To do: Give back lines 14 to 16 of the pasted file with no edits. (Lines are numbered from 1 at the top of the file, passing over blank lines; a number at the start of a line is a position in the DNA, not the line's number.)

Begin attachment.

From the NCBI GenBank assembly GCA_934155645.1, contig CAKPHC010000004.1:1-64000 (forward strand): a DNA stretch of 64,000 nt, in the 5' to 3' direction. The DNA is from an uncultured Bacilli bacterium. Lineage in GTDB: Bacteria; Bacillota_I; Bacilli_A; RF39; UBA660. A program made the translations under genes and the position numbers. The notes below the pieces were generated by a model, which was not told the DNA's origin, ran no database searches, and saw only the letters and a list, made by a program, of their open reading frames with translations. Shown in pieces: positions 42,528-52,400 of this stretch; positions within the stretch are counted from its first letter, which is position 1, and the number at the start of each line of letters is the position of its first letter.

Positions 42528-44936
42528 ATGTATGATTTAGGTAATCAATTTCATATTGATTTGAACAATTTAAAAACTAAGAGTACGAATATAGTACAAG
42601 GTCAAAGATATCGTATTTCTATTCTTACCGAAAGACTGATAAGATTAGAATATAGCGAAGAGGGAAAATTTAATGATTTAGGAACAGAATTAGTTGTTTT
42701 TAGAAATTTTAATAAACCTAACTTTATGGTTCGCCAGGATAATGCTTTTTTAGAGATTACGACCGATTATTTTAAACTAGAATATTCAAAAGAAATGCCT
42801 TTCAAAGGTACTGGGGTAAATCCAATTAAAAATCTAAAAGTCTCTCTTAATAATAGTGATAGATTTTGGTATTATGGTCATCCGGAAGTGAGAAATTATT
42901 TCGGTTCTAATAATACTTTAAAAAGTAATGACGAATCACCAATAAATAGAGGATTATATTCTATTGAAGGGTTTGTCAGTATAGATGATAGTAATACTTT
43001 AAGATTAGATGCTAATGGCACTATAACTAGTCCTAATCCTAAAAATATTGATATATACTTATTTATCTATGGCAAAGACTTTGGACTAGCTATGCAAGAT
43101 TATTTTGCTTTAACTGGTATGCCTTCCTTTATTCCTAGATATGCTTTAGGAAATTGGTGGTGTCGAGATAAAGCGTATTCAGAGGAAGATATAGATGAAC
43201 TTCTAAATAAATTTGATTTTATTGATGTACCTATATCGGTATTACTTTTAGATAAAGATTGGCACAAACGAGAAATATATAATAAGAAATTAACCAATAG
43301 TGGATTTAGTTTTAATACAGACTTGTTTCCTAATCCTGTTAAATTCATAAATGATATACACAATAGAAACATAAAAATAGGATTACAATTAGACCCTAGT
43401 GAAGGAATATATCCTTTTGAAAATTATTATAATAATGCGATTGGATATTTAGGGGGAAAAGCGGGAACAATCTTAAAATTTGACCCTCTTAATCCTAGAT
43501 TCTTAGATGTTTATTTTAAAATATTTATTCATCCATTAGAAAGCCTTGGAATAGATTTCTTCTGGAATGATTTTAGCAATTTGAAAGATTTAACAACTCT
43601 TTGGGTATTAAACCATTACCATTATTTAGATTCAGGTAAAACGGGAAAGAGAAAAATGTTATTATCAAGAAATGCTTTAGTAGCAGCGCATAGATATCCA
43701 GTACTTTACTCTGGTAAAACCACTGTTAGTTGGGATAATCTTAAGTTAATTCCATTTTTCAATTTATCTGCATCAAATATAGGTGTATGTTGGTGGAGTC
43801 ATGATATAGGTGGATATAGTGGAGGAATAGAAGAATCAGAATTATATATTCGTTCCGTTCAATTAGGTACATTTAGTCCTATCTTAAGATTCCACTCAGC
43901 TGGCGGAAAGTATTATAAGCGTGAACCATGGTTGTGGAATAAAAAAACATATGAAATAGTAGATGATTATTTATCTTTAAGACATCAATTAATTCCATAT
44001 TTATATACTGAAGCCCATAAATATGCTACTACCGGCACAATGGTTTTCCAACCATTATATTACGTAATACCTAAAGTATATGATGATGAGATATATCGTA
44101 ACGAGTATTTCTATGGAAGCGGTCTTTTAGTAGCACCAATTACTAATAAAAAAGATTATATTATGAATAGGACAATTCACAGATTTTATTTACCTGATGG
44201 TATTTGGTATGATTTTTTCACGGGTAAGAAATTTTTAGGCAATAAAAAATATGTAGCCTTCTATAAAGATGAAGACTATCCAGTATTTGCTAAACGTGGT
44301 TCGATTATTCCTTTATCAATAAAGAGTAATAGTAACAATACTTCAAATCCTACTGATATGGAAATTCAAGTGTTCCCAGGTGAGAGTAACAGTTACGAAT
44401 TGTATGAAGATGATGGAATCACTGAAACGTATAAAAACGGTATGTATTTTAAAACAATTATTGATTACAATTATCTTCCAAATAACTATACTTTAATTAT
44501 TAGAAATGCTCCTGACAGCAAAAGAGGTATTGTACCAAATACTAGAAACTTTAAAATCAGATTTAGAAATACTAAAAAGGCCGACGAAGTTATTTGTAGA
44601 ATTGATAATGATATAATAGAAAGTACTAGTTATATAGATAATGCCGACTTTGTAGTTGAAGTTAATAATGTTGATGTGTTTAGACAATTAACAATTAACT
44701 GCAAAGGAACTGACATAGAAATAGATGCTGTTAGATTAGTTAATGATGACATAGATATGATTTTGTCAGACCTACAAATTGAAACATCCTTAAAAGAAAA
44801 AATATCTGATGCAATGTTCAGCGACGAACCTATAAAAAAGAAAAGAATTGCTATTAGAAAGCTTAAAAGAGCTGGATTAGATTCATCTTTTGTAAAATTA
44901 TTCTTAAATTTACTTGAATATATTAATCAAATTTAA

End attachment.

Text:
43601 TTGGGTATTAAACCATTACCATTATTTAGATTCAGGTAAAACGGGAAAGAGAAAAATGTTATTATCAAGAAATGCTTTAGTAGCAGCGCATAGATATCCA
43701 GTACTTTACTCTGGTAAAACCACTGTTAGTTGGGATAATCTTAAGTTAATTCCATTTTTCAATTTATCTGCATCAAATATAGGTGTATGTTGGTGGAGTC
43801 ATGATATAGGTGGATATAGTGGAGGAATAGAAGAATCAGAATTATATATTCGTTCCGTTCAATTAGGTACATTTAGTCCTATCTTAAGATTCCACTCAGC